Angiogenesis, the formation of new blood vessels from existing ones, is an important hallmark for glioma malignancy. We found that the anti-angiogenic protein HRG had a negative effect on glioma progression in PDGF-B induced experimental tumors and that HRG was able to completely prevent formation of glioblastomas.

Subsequently it was shown that HRG could skew pro-tumorigenic tumor associated macrophages into an anti-tumorigenic phenotype. Stromal cells had not previously been fully investigated in gliomas. We observed a correlation between tumor malignancy and increased numbers of tumor-associated macrophages as well as pericytes in PDGF-B induced gliomas. There was also a correlation between tumor grade and vessel functionality that had not previously been shown.

Our results offer further understanding of gliomagenesis and present possible future therapies.

Place, publisher, year, edition, pages
Uppsala: Acta Universitatis Upsliensis, 2011. 45 p.
Series
Digital Comprehensive Summaries of Uppsala Dissertations from the Faculty of Medicine, ISSN 1651-6206 ; 700
Keyword
Glioma, proneural subtype, hallmarks, glioma initiating cells, S-SOX5, angiogenesis, stromal cells
National Category
Medical and Health Sciences
Research subject
Experimental Pathology
Identifiers
urn:nbn:se:uu:diva-158383 (URN)978-91-554-8148-3 (ISBN)
Public defence
2011-10-21, Rudbecksalen, Rudbecklaboratoriet, Dag Hammarskölds väg 20, Uppsala, 09:15 (English)
Opponent
Supervisors
Available from: 2011-09-29 Created: 2011-09-06 Last updated: 2011-11-03Bibliographically approved
2. Interplay Between Cell of Origin and Oncogenic Activation in Glioma
Open this publication in new window or tab >>Interplay Between Cell of Origin and Oncogenic Activation in Glioma
2012 (English)Doctoral thesis, comprehensive summary (Other academic)
Abstract [en]

Glioma is the most frequent primary tumor of the central nervous system. By using the RCAS/tv-a mouse glioma model, we have studied mechanisms controlling glioma development and the effect of cell of origin on these processes.

SOX5 was identified as a brain tumor locus in a retroviral insertional mutagenesis screen of PDGF-B induced mouse gliomas. Here we found that SOX5 could suppress PDGFB-induced glioma development particularly in Ink4a-/- mice. Analysis of putative PDGF-B signaling pathways revealed that the underlying mechanism could involve the activation of AKT and p27, which caused an acute cellular senescence.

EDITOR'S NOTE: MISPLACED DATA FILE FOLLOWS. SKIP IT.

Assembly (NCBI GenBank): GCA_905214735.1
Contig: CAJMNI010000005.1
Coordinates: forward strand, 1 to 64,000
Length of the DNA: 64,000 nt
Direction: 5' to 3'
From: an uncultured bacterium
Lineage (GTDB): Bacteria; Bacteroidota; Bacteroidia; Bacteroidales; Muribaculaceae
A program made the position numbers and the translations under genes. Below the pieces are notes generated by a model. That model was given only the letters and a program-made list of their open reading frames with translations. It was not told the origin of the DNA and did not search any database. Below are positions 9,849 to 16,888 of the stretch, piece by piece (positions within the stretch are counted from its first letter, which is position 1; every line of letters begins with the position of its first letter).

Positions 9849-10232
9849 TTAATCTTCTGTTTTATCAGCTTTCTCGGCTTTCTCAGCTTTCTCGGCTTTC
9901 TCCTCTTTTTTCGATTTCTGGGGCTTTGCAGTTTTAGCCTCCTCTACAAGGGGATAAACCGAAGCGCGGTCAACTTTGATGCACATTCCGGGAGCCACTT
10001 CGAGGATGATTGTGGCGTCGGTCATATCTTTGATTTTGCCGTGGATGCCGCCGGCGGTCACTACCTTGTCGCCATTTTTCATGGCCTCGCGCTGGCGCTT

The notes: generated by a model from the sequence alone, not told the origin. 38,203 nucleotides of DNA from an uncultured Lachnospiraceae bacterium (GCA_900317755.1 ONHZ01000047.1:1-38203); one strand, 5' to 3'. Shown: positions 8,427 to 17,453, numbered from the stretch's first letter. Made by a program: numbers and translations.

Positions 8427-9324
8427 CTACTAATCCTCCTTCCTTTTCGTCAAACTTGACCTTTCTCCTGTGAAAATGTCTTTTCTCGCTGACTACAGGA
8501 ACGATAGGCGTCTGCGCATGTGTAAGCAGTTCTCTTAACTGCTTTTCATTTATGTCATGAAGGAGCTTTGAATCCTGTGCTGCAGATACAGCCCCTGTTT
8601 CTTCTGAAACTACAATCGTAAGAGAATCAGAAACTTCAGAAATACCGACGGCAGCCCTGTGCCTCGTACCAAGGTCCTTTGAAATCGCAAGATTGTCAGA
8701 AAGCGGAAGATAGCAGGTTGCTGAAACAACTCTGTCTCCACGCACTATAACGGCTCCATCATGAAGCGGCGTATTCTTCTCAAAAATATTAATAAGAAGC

When cultured in a highly selective serum free medium, glioma-initiating cells could be isolated from mouse GBMs and their self-renewal and proliferation was independent on exogenous EGF and FGF2. Addition of serum into the medium induced aberrant differentiation that was reversible. Specific depletion of viral PDGF-B demonstrated that PDGF-B was necessary for stemness and tumorigenicity of GICs by preventing them to differentiate.

Subsequently, by applying the same culture conditions, GICs of APC, NSC and OPC origins were isolated from mouse GBMs. GICs derived from NSCs exhibited higher self-renewal, faster proliferation and more potent tumorigenicity than those of APC or OPC origin. Furthermore, addition of 5% serum significantly inhibited the proliferation of APC- and OPC-derived GICs, but did not in NSC-derived GICs. Transcriptome analysis revealed that GICs of the same cell of origin displayed distinct expression profiles.

In the last study, we showed that OPCs could serve as the origin for astrocytic glioma. Results from immunostainings revealed that these tumors might belong to a different molecular subtype than the oligodendroglial tumors induced in OPCs. We also found differences in tumorigenic potential between OPCs in neonatal and adult mice, which suggest that developmental age of the cell of origin is important for its susceptibility to oncogenic transformation. 

Place, publisher, year, edition, pages
Uppsala: Acta Universitatis Upsaliensis, 2012. 55 p.
Series
Digital Comprehensive Summaries of Uppsala Dissertations from the Faculty of Medicine, ISSN 1651-6206 ; 794
Keyword
Glioma, PDGF, cell of origin, Sox5, glioma initiating cells
National Category
Cell and Molecular Biology
Research subject
Oncology
Identifiers
urn:nbn:se:uu:diva-179093 (URN)978-91-554-8418-7 (ISBN)
Public defence
2012-09-21, Rudbecksalen, Rudbecklaboratoriet, Dag Hammarskjölds väg 20, Uppsala, 09:15 (English)
Opponent
Supervisors
Available from: 2012-08-30 Created: 2012-08-07 Last updated: 2013-01-22Bibliographically approved